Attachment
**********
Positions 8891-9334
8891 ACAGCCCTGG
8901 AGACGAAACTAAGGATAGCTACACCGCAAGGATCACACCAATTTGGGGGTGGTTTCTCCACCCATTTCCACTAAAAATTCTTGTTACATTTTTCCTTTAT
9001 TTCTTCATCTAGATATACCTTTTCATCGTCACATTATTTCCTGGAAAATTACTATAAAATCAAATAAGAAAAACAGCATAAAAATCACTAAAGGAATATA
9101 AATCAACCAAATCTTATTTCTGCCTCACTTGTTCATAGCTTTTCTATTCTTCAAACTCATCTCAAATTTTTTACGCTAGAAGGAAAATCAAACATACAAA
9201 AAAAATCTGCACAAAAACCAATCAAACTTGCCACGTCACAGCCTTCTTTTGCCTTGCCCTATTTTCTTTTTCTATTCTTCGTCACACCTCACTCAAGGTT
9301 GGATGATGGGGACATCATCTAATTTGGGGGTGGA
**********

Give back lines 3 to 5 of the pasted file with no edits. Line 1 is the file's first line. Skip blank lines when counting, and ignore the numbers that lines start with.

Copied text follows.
8901 AGACGAAACTAAGGATAGCTACACCGCAAGGATCACACCAATTTGGGGGTGGTTTCTCCACCCATTTCCACTAAAAATTCTTGTTACATTTTTCCTTTAT
9001 TTCTTCATCTAGATATACCTTTTCATCGTCACATTATTTCCTGGAAAATTACTATAAAATCAAATAAGAAAAACAGCATAAAAATCACTAAAGGAATATA
9101 AATCAACCAAATCTTATTTCTGCCTCACTTGTTCATAGCTTTTCTATTCTTCAAACTCATCTCAAATTTTTTACGCTAGAAGGAAAATCAAACATACAAA